Mando Diao Ode to Ochrasy [Mute]


Rating: 6.8

Mando Diao is the second Swedish band I’ve reviewed in the past month. It appears as though the twenty-first century is upending the unspoken rule that in order to be European and play rock, you have to be from Britain. In the past year alone, indie bands like Mew or Peter Bjorn and John have demonstrated crossover success in the States and solid chops to boot. Mando Diao’s third full-length album, Ode to Ochrasy shows a talented band exploring facets beyond the 2002 garage-rock revival. Although the diversity on the album is sometimes a liability, these Swedes know what they’re doing and know how to deliver something solid.

When bands cut an album about being on the road, there are generally pretty favorable odds that it’s going to be a bunch of overwrought crap about being tired or how it sucks to be famous. The only road album in the last ten years to truly capture the loneliness, exasperation, and trials of endless touring was R.E.M.’s New Adventures in Hi Fi back in 1996. The rough-hewn feel to the disc as well as its expansiveness reflected the dingy diners and open skies of travel. Ode to Ochrasy does well to steer clear of bitching and focus on the whimsy and flash photography of constantly being in motion. The disc has a couple of recurring motifs other than being on the road. A good portion of the song names refer to individuals ranging from former Penguins left-winger Luc Robitaille to unibomber Ted Kaczynski. These cuttings from stardom or notoriety pepper a disc that explores the meaning of the moment.

Despite the growling yelps of its guitars and jagged production, Mando Diao plumbs into 1960s rock for inspiration and wardrobe. “The Wildfire” has a smooth Hammond harmony in addition to its Edge-styled guitar riff and a catch and release chorus. Gustaf Norén is obviously shooting for Bob Dylan with his rambling verses, and the tight pacing of the music gives him his opportunity. “TV and Me” is the most driving track on Ode to Ochrasy, with its stabbing guitar and snare charge. The electrified jangle of the verse guitar recalls R.E.M.’s “Orange Crush” and Norén hits a thick cadence of Britpop. This is the best instance of Mando Diao’s hooks and garage-rock cred.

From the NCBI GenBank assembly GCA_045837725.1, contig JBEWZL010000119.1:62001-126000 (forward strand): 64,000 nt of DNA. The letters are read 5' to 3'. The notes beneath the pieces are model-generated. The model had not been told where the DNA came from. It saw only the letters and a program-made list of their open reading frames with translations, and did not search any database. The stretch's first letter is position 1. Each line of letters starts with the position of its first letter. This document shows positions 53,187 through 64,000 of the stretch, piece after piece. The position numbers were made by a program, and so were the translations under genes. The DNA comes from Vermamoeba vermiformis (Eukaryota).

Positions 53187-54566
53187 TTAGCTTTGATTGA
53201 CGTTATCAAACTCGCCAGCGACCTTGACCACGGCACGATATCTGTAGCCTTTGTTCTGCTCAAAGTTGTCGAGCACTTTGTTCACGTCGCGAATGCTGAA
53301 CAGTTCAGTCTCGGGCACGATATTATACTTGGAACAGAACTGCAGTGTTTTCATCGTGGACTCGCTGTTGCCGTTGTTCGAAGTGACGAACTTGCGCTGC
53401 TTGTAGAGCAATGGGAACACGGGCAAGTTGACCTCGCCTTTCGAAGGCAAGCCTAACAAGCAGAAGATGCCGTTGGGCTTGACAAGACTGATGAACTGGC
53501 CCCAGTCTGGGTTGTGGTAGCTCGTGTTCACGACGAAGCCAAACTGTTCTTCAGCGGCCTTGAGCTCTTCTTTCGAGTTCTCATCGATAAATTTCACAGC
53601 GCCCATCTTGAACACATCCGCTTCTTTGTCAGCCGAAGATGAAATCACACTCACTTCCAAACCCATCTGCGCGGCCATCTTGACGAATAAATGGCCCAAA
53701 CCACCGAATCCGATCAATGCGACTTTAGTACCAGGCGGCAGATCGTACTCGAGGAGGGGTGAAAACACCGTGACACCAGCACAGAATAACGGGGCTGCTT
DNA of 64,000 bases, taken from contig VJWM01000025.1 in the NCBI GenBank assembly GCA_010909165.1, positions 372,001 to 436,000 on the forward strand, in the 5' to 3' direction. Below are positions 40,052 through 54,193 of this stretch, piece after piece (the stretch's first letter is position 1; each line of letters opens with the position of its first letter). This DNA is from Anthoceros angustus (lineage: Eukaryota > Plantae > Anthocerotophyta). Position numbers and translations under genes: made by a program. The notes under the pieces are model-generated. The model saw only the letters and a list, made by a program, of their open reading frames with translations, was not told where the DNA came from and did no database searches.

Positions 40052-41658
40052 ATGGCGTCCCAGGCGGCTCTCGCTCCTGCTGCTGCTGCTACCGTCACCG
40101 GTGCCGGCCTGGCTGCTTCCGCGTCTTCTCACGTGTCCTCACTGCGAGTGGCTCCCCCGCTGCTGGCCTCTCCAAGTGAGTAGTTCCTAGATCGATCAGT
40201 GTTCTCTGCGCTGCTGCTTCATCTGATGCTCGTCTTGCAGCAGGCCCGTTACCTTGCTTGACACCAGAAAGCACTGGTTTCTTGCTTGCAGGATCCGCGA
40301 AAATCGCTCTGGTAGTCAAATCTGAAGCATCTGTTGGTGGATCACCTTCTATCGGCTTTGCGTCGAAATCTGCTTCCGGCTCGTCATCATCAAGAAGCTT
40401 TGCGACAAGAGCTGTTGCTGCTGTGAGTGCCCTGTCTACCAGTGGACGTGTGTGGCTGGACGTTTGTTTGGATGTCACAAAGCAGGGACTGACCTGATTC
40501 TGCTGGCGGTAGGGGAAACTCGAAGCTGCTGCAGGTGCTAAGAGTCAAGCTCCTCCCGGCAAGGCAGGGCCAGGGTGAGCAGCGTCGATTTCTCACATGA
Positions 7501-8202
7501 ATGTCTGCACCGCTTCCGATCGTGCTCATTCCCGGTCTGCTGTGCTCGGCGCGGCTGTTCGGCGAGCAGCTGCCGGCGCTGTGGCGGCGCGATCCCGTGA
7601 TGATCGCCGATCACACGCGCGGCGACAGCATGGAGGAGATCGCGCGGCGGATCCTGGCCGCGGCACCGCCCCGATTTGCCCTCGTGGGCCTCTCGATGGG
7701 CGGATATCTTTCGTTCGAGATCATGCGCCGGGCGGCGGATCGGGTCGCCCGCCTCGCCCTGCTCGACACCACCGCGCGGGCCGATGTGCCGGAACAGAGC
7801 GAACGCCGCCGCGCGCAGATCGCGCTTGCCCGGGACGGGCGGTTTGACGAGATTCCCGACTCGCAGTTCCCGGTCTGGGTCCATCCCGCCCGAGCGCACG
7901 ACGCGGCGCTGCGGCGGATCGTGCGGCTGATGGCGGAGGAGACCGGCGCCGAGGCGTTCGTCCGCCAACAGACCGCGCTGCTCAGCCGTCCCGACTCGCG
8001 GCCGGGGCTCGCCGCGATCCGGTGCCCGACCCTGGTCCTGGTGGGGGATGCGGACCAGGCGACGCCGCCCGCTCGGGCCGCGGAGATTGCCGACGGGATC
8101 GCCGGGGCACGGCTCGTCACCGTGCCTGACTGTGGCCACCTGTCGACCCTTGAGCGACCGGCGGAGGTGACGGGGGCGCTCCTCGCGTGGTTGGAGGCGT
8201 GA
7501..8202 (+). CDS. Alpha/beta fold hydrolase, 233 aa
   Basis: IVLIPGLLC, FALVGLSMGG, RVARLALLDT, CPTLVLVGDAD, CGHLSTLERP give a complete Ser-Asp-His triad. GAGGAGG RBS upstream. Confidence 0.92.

The last third of Ode to Ochrasy is lighter on the overdrive knob, with some surprisingly effective results. “The New Boy” is a pretty mixture of twenty-first century U2 and minimalist lullaby that made me irked to think they’d play fluffy Bryan Adams at high school dances over stuff like this. “Song for Aberdeen” is about as far as one could expect from an homage to the best-known Aberdeen rockers: Nirvana. The song is more akin to the Flaming Lips or The Annuals with its keyboard-like guitars and swooshing crests of sound. The closing “Ochrasy” harkens back to the days of Roy Orbison and Leonard Cohen, when a dirge could be constructed around a crescendo and quaver instead of acid-soaked guitars and guttural bile.

There are a handful of sheer misses on the disc, which is unfortunate given the quality of most of Ode to Ochrasy. The derivative riffing on the first single, “Long Before Rock’n’Roll,” is on par with schlock garage bands like Jet who think that recreating AC/DC just means wearing denim and playing loud. “Amsterdam” is an ultimately stupid track with its dragged-out croons and stoned flaps about being disoriented in the city of green. Retarded lyrics like “I talked to God on the telephone” would sound more at home behind the leather pants and bombast of Creed than an indie rock band.

Mando Diao haven’t been able to recreate the punch of their debut album Bring ‘Em In over the course of the past four years, but these mod rockers still know how to churn out some undeniably catchy burners.

-Matt Wendus

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